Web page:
Workers at University of Pittsburgh Medical Center (UPMC) have been facing one of the most aggressive anti-union campaigns that we’ve seen in recent history. But the strength of workers who are speaking out has been moving the entire city of Pittsburgh to action. During the last few months, UPMC workers have had elected officials, gubernatorial candidates, labor and community leaders and residents from all parts of the city joining them in their efforts to stand up to UPMC. Lending their voices, experiences and photos to an effort to bring attention to what’s going on for workers inside UPMC’s work sites across the region, billboards, bus shelters and online ads appealed to people to “Stand up to UPMC” with workers. And they did.
Pittsburgh United issued a report that brought to light the low standards that UPMC is creating, and how it’s holding back the entire economy and shrinking rather than strengthening the middle class.
On Labor Day, the parade of thousands led with a “Stand with UPMC workers” banner, held by Central Labor Council President Jack Shea, UPMC workers Ron Oakes and Jim Staus. Dozens of other unions carried placards, and standards to stand in solidarity with the workers of UPMC.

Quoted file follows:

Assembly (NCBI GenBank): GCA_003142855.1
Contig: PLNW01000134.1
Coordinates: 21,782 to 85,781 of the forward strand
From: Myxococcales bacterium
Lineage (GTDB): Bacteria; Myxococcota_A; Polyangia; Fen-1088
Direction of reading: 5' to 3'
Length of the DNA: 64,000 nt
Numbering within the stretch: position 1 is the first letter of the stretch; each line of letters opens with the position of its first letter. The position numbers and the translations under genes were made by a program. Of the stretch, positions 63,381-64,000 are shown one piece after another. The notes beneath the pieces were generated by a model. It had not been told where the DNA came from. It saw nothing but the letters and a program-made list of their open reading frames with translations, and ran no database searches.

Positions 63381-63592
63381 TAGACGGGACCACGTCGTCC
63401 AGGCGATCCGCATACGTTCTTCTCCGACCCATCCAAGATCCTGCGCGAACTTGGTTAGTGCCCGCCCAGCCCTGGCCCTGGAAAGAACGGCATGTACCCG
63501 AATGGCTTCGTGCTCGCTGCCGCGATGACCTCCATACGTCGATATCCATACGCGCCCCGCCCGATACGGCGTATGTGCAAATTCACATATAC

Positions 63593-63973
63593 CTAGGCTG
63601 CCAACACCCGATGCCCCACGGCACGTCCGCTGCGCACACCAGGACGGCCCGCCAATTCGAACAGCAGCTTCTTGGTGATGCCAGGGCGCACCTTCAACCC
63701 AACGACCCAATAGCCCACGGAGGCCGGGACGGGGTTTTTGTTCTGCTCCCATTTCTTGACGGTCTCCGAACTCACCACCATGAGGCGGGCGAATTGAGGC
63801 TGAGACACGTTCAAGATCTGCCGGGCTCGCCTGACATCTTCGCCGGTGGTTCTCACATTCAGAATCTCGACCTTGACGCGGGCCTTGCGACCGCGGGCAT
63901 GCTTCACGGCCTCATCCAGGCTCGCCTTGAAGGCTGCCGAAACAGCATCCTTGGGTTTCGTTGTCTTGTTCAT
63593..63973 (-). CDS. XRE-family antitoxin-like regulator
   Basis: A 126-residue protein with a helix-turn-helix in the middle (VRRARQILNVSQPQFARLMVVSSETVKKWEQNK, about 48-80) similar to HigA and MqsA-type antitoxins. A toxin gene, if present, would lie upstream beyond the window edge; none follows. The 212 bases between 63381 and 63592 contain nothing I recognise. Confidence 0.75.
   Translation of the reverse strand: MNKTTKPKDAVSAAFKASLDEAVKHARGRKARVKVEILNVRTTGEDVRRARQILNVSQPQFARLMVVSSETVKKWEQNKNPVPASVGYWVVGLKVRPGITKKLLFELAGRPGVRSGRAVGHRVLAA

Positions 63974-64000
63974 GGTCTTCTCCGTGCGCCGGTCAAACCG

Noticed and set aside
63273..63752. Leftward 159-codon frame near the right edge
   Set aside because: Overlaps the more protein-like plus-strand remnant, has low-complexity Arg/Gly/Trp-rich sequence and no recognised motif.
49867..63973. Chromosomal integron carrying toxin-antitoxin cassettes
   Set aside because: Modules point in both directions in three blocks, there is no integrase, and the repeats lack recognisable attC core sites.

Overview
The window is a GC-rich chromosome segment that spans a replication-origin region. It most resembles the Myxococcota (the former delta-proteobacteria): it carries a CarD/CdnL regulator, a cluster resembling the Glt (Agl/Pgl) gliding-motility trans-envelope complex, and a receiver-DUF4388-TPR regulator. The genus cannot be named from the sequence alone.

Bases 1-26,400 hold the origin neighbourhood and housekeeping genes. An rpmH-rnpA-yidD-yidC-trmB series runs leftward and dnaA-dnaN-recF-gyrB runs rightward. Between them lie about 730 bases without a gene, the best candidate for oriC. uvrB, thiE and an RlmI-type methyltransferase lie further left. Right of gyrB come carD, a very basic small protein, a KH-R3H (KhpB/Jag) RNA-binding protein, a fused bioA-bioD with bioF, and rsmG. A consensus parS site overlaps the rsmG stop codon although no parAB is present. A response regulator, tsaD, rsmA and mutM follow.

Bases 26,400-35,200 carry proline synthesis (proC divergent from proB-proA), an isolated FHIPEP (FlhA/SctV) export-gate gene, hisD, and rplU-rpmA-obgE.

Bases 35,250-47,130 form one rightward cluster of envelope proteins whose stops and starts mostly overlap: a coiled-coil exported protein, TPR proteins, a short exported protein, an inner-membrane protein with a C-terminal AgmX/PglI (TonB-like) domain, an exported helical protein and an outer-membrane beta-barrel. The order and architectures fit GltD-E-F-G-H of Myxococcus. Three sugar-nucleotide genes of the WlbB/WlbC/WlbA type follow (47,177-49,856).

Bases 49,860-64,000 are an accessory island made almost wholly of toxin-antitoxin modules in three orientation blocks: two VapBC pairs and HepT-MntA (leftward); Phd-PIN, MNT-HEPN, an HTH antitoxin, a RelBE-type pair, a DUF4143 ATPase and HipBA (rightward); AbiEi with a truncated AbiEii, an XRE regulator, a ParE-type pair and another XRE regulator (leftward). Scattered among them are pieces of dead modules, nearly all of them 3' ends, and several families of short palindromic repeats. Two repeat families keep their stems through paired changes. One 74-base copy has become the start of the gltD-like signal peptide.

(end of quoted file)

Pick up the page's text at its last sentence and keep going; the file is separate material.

Then, likely Democratic nominee for Mayor Bill Peduto shared his support with a room full of UPMC workers, and a host of gubernatorial candidates joined in!
Only one week later, on Saturday September 7th, something extraordinary happened in Pittsburgh. Hundreds of people came together to stand up to UPMC and demand that the healthcare giant stop bullying the workers, patients, and taxpayers of Pittsburgh.
Faith and labor leaders, elected officials, UPMC workers, bus riders, teachers, patients, taxpayers and students demonstrated their unity and resolve when they peacefully and silently sat down as one on Fifth Avenue right in front of UPMC’s flagship hospital.
Just last week, after weeks and weeks of investigation, Region 6 of the National Labor Relations Board — the federal agency charged with protecting worker’ rights — issued a second historic complaint in a year against our city’s largest employer, UPMC. The complaint alleges 47 instances of harassment, intimidation, discrimination and illegal firings, including:
- Firing workers for their union activity — including Ron Oakes, who was fired for a second time just three weeks after being reinstated as part of UPMC’s settlement of the first complaint.
- Calling the police on and threatening to arrest workers who were talking about the union while at lunch.
- Retaliating against workers who testified at the Labor Board.
As a response to the new NLRB complaint the Pittsburgh City Council unanimously passed a Will of Council in support of the workers of UPMC and called on UPMC to put an end to its anti-union campaign.